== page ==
Many people looked on the 2009 Sherlock Holmes blockbuster with scepticism as Guy Ritchie never seemed like the kind of director who would bring Sherlock Holmes back to the big screen and imagine the surprise when we discovered it was actually quite good. Both positive reception from audiences and critics made it inexcusable for a second film not to be made.
Sherlock Homes: Game of Shadows starts off where the first Sherlock Holmes (of this new franchise) left off with Dr Watson (Jude Law) due to be married to Mary (Kelly Reilly) however due to Sherlock (Robert Downey Jr) being himself, the happy couple are subjected to an attack aboard a train travelling to Brighton (which is the couple’s Honeymoon destination). These men were, obviously, sent by Professor James Moriarty (Jared Harris) who is European master criminal plotting an evil scheme to bring an end to Western civilisation by pitting France and Germany together in a devastating war.
What helped the 2009 Sherlock Holmes be so successful was that the bickering chemistry between the two stars was great to listen to, luckily some of that chemistry remains in the second film of the franchise. Jude Law and Robert Downey Jr are just as great together as they were the last time and, like the 2009 blockbuster, are the major factor that makes the film watchable. The chemistry of Jude Law and Robert Downey Jr and their aruging does prove to be the film’s best moments, they are funny, witty and enjoyable but while the two do bicker and snap at each other there is a high amount of respect shared between them, they care a great deal for each other even though both maybe are too stubborn to admit it. In addition to the great central performances there are also super performances in the supporting cast, Stephen Fry is hilarious as Sherlock’s brother (yes there are two of them and yes do you see PLENTY of Stephen Fry) and Jared Harris is a worthy match for Downey’s Sherlock as Harris’ villain is quietly psychotic. Moriarty is a match, intellectually, for Sherlock, a sworn enemy, a Napoleon of crime. However Noomi Rapace is slightly underused and Eddie Marsan is restricted to a mere cameo but he is the butt of a funny joke.
While the chemistry between the two stars remains mostly intact, Sherlock Holmes 2 is not quite as enjoyable as its predecessor. This is because, due to the success of the first, Ritchie has chosen to crank up the action to extreme levels. This takes away some of what made the first one so much good fun as, in the sequel, more time is spent focused on explosive set pieces rather than the amusing and always funny chemistry between the two stars. This would not be an issue if the action scenes contained tension but they do not, underneath the impressive and nicely choreographed spectacle is emptiness. The action scenes look great but are nevertheless empty and lack tension thus loses some of their power to excite. That’s not to say they are not enjoyable but I would rather watch Sherlock Holmes and Dr Watson argue some more. The story‘s pace falters quite often and its one that quite easily be poked holes in and it’s not quite as interesting as the first one. However what somewhat overcomes the tensionless action sequences is the amusing aspects of the script and the visual gags. The visual gags include a pony’s desperate bid to keep up with the fully grown horses and the many disguises of Sherlock Holmes which he calls ‘so overt its covert’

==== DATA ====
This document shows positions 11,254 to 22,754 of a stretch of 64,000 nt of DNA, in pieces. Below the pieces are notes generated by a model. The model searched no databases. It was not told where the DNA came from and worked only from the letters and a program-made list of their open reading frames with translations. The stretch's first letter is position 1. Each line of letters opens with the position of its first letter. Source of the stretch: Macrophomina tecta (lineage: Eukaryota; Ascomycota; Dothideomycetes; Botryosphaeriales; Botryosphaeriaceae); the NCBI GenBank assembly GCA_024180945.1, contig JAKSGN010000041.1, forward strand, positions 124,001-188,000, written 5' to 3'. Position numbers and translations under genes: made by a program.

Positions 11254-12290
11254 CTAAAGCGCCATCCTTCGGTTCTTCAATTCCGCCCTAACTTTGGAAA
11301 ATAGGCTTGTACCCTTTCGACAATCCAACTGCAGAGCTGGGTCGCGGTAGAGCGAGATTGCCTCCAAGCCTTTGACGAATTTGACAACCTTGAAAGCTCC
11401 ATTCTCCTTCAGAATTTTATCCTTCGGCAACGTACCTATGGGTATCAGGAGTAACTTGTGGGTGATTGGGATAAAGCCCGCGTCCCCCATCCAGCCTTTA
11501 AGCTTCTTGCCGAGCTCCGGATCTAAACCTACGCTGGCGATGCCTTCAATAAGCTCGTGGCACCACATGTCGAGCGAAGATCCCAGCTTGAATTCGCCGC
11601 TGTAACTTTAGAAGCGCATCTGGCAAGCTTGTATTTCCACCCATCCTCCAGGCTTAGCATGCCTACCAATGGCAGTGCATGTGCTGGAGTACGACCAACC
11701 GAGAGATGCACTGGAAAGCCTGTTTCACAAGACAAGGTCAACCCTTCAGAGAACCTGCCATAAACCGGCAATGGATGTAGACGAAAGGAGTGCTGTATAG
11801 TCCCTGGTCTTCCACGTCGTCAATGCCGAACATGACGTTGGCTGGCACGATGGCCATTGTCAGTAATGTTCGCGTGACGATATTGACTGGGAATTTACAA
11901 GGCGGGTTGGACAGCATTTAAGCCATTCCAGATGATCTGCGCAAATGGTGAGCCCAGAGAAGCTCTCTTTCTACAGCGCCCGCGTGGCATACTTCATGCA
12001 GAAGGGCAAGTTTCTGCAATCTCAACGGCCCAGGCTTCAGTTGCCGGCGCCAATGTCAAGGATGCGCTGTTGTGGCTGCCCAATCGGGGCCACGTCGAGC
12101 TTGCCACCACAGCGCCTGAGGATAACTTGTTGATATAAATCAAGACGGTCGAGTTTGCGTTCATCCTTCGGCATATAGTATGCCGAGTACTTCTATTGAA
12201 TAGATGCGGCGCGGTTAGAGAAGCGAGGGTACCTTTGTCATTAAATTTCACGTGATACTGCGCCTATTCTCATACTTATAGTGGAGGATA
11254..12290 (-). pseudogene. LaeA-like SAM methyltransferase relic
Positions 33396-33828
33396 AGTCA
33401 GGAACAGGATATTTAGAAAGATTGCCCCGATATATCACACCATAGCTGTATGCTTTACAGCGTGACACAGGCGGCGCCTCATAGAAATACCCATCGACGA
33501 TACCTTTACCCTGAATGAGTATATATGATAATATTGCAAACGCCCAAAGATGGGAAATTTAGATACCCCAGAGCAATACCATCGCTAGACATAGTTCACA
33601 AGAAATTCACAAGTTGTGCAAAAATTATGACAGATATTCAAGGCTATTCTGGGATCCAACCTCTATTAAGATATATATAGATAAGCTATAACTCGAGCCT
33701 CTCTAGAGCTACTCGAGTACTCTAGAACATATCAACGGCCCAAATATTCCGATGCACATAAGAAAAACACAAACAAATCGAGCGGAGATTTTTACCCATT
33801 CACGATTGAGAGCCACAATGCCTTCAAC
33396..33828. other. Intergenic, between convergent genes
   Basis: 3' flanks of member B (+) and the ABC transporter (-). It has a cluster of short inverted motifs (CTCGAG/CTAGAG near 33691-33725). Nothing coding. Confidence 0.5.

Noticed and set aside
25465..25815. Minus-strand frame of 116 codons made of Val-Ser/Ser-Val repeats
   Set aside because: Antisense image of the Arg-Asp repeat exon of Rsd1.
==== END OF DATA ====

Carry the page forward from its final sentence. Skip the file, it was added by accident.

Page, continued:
Sherlock Holmes: Game of Shadows retains much of what was in the first one, the scenes in which Sherlock thinks his plan of attack then acts upon those plans are still nifty, the beautifully GCI crafted Victorian cities are equally as stunning as they were before and the slow motion action sequences are again heavily employed by Ritchie. It is undoubtedly a trademark style of Ritchie’s but it is one that is so overused in Sherlock Holmes 2 that its rather annoying and tedious and just releases any tension built up. Yet while Sherlock Holmes is stylishly shot the slow motion shots just become too much of a gimmick that Ritchie seems to be under the impression that the slow motion shots are cool when they are not as cool as he believes them to be. These slow motion shots tend to slow down the movie’s pace (literally) and if you been to the cinema in the past ten years they are hardly technically impressive.
The script is well written and amusing as the two central characters bicker but there are quite a few large flaws namely the action scenes lacking tension and the pace occasionally faltering however the high calibre of acting on show and the brilliant chemistry between Downey Jr and Jude Law helps Sherlock Holmes to be an often funny and mostly exciting blockbuster and a worthy sequel to an excellent original. A second sequel seems a certainty.
3/5 (Only just, mind you)